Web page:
Legal Pluralism and Empires, 1500-1850

Legal Pluralism and Empires, 1500-1850


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Product Details

ISBN-13: 9780814708361
Publisher: New York University Press
Publication date: 07/22/2013
Pages: 323
Product dimensions: 6.00(w) x 8.90(h) x 0.80(d)

About the Author

Lauren Benton is Professor of History and Affiliated Professor of Law at New York University. Her books include A Search for Sovereignty: Law and Geography in European Empires, 1400-1900 and Law and Colonial Cultures: Legal Regimes in World History, 1400-1900.

Richard J. Ross is Professor of Law and History at the University of Illinois (Urbana/Champaign) and Director of the Symposium on Comparative Early Modern Legal History. He is the editor, with Lauren Benton, of Legal Pluralism and Empires, 1500-1850 (2013).

Table of Contents

1 Empires and Legal Pluralism
Lauren Benton and Richard J. Ross
Part I: Composite Polities across Empires
2 “Bundles of Hyphens”
Philip J. Stern
3 Litigating Empire
Helen Dewar
Part II: Political and Religious Imagination
4 Aspects of Legal Pluralism in the Ottoman Empire
Karen Barkey
5 Reconstructing Early Modern Notions of Legal Pluralism
Richard J. Ross and Philip J. Stern
6 Between Justice and Economics
Brian P. Owensby
Part III: Constructing Imperial Jurisdiction
7 Magistrates in Empire
Lauren Benton and Lisa Ford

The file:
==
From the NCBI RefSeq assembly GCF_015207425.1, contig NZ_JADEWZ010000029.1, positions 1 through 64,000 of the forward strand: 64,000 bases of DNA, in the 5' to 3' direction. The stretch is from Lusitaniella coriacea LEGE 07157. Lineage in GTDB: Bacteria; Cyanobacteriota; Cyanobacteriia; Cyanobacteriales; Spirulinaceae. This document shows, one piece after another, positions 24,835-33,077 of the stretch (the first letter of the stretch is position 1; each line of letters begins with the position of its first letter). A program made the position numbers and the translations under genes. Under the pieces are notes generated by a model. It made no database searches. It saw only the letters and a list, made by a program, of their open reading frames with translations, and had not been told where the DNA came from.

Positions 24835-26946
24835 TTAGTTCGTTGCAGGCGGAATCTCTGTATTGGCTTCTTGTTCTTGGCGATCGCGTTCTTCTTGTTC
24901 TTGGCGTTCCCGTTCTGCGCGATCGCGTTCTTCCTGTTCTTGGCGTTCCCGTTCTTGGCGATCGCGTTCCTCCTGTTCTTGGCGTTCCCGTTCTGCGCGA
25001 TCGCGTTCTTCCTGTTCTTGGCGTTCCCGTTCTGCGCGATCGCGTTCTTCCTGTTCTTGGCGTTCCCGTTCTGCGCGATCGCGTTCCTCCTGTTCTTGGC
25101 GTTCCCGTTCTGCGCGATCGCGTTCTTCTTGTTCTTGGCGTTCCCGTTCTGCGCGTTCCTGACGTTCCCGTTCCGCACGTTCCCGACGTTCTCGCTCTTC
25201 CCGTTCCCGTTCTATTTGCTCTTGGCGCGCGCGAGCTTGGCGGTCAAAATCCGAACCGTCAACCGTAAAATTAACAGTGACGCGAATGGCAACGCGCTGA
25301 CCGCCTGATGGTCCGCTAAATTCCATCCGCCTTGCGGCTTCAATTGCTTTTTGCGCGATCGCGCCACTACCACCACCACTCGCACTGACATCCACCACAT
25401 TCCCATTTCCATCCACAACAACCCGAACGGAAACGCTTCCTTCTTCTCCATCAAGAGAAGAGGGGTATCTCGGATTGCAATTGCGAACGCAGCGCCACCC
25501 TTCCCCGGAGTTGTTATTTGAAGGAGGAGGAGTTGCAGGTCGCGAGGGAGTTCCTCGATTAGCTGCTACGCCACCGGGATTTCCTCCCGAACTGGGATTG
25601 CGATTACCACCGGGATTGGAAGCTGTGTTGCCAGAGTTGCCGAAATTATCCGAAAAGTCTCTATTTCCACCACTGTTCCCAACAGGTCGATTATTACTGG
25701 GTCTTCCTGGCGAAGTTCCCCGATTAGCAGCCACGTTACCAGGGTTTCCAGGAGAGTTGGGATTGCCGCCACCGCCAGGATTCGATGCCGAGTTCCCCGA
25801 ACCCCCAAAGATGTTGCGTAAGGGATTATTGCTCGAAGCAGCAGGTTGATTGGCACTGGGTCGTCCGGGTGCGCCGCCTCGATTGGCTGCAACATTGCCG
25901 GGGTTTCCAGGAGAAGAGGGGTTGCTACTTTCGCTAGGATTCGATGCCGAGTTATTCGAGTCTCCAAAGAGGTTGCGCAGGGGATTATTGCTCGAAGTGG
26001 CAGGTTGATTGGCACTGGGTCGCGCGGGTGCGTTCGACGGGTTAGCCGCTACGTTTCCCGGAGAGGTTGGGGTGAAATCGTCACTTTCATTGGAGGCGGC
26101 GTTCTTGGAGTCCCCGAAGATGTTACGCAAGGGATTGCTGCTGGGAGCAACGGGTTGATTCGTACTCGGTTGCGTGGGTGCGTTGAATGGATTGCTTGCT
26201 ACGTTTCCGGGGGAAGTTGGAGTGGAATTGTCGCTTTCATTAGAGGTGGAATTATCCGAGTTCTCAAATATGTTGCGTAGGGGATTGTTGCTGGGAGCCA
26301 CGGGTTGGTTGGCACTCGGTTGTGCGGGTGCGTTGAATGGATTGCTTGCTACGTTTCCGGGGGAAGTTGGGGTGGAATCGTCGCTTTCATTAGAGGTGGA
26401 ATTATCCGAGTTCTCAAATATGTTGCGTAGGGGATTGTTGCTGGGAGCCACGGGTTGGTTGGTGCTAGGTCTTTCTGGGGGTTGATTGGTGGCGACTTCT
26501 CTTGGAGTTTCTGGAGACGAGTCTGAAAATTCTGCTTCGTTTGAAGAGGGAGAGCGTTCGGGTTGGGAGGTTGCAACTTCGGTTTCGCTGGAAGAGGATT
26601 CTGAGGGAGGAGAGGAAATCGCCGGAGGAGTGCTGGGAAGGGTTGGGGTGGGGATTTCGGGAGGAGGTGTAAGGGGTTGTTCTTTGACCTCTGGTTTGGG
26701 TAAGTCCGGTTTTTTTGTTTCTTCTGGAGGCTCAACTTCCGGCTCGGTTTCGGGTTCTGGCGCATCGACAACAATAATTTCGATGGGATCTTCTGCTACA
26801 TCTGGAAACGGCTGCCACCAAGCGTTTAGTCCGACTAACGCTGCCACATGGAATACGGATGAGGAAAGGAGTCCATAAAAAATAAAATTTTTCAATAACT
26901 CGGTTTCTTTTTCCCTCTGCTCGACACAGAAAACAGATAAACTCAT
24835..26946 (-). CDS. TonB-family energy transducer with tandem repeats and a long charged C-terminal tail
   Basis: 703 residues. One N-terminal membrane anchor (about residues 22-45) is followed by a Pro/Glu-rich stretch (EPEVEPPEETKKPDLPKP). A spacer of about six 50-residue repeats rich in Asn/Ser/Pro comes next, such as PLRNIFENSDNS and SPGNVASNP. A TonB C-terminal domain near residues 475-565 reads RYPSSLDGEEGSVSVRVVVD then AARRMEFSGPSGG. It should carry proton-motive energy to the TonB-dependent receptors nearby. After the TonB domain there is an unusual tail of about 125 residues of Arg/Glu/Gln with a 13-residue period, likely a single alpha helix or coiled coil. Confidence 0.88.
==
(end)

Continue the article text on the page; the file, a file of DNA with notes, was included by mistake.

8 “Seeking the Water of Baptism”
Linda M. Rupert
9 “A Pretty Gov[ernment]!”
P. G. McHugh
Part IV: Concluding Perspectives
10 Laws’ Histories
Paul D. Halliday
11 Rules of Law, Politics of Empire
Jane Burbank and Frederick Cooper
About the Contributors

What People are Saying About This

From the Publisher

This volume collects thoughtful and provocative essays on the legal complexities of empire, a subject that has been at the forefront of legal history in recent years. Whether one is interested in close studies of individual places or more wide-ranging explorations of the nature of legal pluralism in imperial contexts, this is the state of the art."-Stuart Banner,Norman Abrams Professor of Law, UCLA

"Legal pluralism has rapidly become one of the most fertile concepts among early modern historians. The richly documented and subtly argued essays in this collection amply exhibit its power to illuminate and complexify understandings of a variety of empires: Ottoman, British, French, and Spanish. As both a compendium of cutting-edge work and a blueprint for future research, the volume should inspire historians of other empires and other periods to add legal pluralism to their analytical armory."-David Armitage,Harvard University

"Historians of law and historians of empire alike will derive new insights from this impressive collection of discerning synthetic essays and rich case studies of the diversity of legal systems as European empires (including the Ottomans) claimed sovereignty over territories and peoples around the world. These scholars offer methodological and conceptual models that will push the field forward in new directions."-Sarah Chambers,University of Minnesota

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